Making mistakes as quickly as possible:  an evolutionary necessity for success

“Entrepreneurs should hurry to make the necessary mistakes as soon as possible”, says Dr. Yann Cotte, CEO of Nanolive, a company incorporated in 2013 that has developed a disruptive proprietary technology, which allows for the very first time to explore a living cell instantly in 3D and without damaging it. Nanolive has raised 13 million so far and the enterprise commercializes its products since 2016. 

Dr. Cotte observes a tendency among scientists to procrastinate what he calls the “moment of truth”, which is to face the early prototype with the potential customer. “As long as you just stay with your product it's very comfortable to delay this moment. Many excuses can be found, such as the technology is not ready yet or, even worst, it is not perfect.”

When finally reaching the market, new challenges appear. Dr. Cotte identifies two main pitfalls with disruptive technologies. The first one he says is to focus only on the potential, assuming that one day the market will be ready for this innovation. However, a balance has to be found. “By being in contact with the customer, another trap is to become a simple service provider. The risk is to neglect the potential of the technology, what makes the value of the company.”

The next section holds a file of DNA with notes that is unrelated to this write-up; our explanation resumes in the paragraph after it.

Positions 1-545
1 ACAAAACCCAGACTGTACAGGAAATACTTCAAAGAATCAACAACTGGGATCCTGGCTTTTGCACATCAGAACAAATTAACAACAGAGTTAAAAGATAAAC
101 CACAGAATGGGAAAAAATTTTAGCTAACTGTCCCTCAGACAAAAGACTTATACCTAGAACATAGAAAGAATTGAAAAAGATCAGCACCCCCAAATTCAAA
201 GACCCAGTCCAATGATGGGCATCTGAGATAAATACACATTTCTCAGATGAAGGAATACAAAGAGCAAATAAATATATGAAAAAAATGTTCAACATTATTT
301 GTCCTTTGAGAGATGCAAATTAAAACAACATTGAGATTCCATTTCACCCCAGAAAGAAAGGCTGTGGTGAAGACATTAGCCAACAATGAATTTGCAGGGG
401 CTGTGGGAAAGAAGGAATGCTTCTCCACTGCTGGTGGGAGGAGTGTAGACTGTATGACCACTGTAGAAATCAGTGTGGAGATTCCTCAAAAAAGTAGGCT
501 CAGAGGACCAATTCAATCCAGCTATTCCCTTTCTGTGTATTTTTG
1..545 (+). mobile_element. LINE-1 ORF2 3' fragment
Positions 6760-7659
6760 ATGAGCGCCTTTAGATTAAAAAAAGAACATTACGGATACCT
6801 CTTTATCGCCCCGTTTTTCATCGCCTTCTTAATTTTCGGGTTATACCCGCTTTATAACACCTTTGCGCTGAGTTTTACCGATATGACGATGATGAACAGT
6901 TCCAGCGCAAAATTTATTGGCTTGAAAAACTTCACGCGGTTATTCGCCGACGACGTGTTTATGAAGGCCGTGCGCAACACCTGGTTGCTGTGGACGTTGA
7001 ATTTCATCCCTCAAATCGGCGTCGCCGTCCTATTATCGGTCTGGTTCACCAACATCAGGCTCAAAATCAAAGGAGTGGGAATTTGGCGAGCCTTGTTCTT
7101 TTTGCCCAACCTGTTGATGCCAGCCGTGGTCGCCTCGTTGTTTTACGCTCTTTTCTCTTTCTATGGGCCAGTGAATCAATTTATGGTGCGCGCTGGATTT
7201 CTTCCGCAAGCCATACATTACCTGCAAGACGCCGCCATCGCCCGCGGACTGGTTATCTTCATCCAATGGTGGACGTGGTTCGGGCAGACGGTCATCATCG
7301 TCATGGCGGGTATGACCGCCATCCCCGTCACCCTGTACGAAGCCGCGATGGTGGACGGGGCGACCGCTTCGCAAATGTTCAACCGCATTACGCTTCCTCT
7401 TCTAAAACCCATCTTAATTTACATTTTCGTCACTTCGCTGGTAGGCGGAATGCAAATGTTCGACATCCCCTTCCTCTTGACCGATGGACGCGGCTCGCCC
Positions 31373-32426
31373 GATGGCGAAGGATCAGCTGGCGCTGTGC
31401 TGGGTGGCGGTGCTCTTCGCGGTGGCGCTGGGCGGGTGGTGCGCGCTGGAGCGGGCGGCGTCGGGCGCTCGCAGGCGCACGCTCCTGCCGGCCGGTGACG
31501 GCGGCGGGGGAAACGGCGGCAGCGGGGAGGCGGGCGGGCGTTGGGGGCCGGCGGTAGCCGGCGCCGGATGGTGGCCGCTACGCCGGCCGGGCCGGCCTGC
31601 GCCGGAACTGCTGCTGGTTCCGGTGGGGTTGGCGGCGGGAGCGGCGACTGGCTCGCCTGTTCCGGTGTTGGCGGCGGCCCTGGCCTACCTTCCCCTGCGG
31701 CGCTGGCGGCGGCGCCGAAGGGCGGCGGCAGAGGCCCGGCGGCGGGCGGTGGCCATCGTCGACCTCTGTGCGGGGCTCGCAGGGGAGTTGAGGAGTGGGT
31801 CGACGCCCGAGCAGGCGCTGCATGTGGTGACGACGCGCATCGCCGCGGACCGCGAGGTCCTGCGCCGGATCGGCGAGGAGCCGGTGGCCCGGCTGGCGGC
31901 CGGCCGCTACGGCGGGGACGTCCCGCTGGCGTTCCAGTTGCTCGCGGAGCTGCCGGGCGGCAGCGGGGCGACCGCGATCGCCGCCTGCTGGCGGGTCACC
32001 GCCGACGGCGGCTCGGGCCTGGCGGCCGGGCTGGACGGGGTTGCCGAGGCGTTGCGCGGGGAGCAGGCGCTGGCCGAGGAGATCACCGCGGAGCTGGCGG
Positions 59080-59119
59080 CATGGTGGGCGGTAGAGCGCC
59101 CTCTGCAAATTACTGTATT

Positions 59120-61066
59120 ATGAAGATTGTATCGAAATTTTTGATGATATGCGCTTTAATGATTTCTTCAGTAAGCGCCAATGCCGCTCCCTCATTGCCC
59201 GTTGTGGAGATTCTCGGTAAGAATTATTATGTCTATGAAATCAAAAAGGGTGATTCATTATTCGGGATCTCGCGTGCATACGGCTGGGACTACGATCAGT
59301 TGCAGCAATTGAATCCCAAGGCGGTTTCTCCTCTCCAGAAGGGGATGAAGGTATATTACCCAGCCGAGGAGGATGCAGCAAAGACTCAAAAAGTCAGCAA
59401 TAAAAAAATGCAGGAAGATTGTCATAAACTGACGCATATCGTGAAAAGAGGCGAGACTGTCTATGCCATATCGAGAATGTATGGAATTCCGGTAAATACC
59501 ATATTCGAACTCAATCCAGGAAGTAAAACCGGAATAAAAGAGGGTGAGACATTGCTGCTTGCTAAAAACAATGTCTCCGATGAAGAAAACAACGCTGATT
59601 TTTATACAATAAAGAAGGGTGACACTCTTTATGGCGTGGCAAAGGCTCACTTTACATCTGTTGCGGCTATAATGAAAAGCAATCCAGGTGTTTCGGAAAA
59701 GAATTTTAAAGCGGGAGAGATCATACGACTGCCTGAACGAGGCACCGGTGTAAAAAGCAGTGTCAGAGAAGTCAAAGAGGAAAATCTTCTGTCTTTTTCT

Learning from feedbacks

Artiria, Resistell and Nanolive all agree: in their entrepreneurs’ journeys, prototyping plays a crucial role. “Prototypes are used to confirm the technology’s principle. A product is a very specific application of a technology. You need a basis for making a decision. Each time, prototyping is used to validate important questions”, explains Dr. Yann Cotte, while Laurent Balmelli insists on the role of feed-backs: “My experience as an entrepreneur made me realize that building a successful product goes through honing your skills around learning from user feedback. When starting a new company, your prototyping process will be mostly ad-hoc unless you build from past experience. I had to go through multiple iterations in order to find an efficient way to test my ideas.”